Following the Snowden revelations of pervasive surveillance by the National Security Agency, Pew has found 46% of Americans still support the mass collection of data. While there was significant outrage after the revelations, the controversy has fallen out of the public eye and the surveillance state remains intact. In addition, commercial and political data collection by companies and campaigns also present threats to privacy. In 2010, Mark Zuckerberg of facebook declared “the age of privacy is over,” and other technology leaders have told the public to “get over it,” when it comes to privacy concerns. The digital age, where almost all commercial, political, and personal activity occurs, presents new ways to understand and conceptualize online activity. In this paper I argue the traditional activities understood to be the domain of online privacy – sharing social media update, commercial transactions, news gathering – can be reframed through the economic conceptions of labor and currency. This paper uses the 2016 presidential election campaigns as case studies in analyzing how online political privacy can be understood in a new context. As a result, this work reframes the debate over online privacy from a research perspective and also from a public facing perspective.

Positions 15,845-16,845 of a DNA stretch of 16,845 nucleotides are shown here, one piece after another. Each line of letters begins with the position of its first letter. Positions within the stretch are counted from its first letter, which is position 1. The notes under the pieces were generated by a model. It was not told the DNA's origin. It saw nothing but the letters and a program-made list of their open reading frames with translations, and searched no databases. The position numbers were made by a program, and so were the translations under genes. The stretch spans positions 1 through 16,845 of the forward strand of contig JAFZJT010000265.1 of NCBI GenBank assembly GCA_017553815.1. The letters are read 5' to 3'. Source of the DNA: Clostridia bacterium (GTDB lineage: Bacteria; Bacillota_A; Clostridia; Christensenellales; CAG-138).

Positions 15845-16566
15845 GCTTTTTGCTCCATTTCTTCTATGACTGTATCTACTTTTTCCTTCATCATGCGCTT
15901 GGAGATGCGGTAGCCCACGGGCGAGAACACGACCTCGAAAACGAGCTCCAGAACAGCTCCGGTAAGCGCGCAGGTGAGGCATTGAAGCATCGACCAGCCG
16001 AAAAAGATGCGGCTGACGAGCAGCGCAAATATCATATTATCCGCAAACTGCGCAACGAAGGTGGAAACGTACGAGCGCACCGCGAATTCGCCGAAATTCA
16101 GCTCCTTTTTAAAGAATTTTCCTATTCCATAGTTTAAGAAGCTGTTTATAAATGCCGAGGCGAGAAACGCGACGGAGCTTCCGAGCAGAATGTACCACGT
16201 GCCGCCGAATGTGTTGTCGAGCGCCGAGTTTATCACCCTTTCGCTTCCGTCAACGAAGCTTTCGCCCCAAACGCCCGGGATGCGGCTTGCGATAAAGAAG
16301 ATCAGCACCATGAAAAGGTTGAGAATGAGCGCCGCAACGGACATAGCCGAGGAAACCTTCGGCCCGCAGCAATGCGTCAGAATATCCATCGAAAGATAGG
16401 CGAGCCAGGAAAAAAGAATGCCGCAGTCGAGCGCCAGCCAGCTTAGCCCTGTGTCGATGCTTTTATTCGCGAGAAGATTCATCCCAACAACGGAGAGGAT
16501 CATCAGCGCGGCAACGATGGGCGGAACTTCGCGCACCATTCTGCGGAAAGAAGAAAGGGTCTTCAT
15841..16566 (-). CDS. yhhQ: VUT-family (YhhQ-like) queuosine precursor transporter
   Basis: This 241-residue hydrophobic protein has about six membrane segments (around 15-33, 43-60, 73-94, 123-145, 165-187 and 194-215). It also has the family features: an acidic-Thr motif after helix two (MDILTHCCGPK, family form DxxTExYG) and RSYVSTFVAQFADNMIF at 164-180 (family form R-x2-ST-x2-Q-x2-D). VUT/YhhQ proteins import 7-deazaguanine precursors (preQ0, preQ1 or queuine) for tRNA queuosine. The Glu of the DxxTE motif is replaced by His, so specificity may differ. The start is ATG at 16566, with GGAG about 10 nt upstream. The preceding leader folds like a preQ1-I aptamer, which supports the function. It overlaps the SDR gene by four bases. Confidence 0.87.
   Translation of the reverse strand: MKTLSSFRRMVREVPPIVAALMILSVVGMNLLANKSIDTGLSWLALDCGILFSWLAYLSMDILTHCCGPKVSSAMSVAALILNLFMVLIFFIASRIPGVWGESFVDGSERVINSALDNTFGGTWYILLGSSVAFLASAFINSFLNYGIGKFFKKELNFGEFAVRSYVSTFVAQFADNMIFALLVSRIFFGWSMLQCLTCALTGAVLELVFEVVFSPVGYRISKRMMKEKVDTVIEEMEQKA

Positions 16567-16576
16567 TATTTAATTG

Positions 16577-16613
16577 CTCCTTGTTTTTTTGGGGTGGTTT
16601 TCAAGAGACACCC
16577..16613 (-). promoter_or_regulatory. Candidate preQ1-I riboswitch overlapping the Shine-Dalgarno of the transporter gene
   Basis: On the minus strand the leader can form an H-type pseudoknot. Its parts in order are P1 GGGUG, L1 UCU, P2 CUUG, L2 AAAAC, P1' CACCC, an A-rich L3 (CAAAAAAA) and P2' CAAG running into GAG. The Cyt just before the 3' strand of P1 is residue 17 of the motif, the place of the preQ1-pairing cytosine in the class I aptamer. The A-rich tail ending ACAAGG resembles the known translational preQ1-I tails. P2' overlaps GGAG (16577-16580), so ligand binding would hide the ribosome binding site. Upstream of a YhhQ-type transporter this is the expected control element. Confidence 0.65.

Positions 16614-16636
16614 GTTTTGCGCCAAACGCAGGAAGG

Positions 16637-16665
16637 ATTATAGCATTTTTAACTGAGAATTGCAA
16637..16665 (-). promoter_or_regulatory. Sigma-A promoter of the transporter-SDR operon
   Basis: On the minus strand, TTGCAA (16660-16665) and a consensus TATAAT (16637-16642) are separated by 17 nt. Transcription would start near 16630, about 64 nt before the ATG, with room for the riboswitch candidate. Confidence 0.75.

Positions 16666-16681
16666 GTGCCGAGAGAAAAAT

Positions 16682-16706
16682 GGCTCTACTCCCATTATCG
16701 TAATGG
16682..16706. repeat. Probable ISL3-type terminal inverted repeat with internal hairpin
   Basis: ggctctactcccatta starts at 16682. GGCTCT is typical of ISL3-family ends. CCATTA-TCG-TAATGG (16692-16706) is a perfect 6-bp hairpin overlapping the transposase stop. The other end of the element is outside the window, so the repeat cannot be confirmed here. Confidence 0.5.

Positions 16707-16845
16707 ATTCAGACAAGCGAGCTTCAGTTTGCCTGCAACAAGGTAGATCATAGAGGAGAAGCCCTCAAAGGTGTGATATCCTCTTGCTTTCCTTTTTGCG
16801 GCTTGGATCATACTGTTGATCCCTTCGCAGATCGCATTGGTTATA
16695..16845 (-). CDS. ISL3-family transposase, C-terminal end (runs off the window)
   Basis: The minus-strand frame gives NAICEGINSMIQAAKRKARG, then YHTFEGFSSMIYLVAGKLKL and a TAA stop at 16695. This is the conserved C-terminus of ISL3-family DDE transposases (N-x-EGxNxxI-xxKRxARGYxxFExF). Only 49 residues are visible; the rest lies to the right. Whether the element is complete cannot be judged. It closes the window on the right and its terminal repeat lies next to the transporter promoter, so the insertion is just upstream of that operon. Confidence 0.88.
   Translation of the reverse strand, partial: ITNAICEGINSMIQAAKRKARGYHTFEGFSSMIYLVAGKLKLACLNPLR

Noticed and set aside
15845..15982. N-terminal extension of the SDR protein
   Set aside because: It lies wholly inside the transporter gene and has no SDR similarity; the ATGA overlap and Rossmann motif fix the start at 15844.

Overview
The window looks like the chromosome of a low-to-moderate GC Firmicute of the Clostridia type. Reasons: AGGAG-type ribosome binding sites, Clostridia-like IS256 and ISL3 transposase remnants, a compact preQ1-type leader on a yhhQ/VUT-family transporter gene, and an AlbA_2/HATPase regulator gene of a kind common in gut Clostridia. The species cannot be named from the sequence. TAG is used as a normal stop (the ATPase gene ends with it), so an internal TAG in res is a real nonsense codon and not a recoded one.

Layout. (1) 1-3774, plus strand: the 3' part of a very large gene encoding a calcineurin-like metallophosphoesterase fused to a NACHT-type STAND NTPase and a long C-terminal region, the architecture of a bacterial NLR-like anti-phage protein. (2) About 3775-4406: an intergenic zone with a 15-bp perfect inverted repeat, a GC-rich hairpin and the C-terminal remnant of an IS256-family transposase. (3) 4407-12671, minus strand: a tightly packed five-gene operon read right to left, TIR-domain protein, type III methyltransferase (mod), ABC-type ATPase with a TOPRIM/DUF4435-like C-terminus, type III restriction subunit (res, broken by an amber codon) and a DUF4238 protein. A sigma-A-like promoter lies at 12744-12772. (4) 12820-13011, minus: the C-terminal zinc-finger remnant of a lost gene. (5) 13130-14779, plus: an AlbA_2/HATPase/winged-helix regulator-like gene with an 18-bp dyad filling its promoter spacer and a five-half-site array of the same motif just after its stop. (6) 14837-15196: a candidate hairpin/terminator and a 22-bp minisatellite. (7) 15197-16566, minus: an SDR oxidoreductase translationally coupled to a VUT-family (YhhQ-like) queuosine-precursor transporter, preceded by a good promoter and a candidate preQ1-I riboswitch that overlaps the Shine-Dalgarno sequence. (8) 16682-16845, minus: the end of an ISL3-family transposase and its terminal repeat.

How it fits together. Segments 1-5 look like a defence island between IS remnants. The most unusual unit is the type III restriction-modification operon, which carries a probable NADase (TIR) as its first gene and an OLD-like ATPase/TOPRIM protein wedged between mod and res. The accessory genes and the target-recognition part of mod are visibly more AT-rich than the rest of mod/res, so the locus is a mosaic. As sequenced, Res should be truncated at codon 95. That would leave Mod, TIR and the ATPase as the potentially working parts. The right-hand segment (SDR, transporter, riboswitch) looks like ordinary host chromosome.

|Keywords:||Political Privacy, Digital Labor, Digital Currency|
Doctoral Fellow, Department of Communication, American University, Washington, DC, USA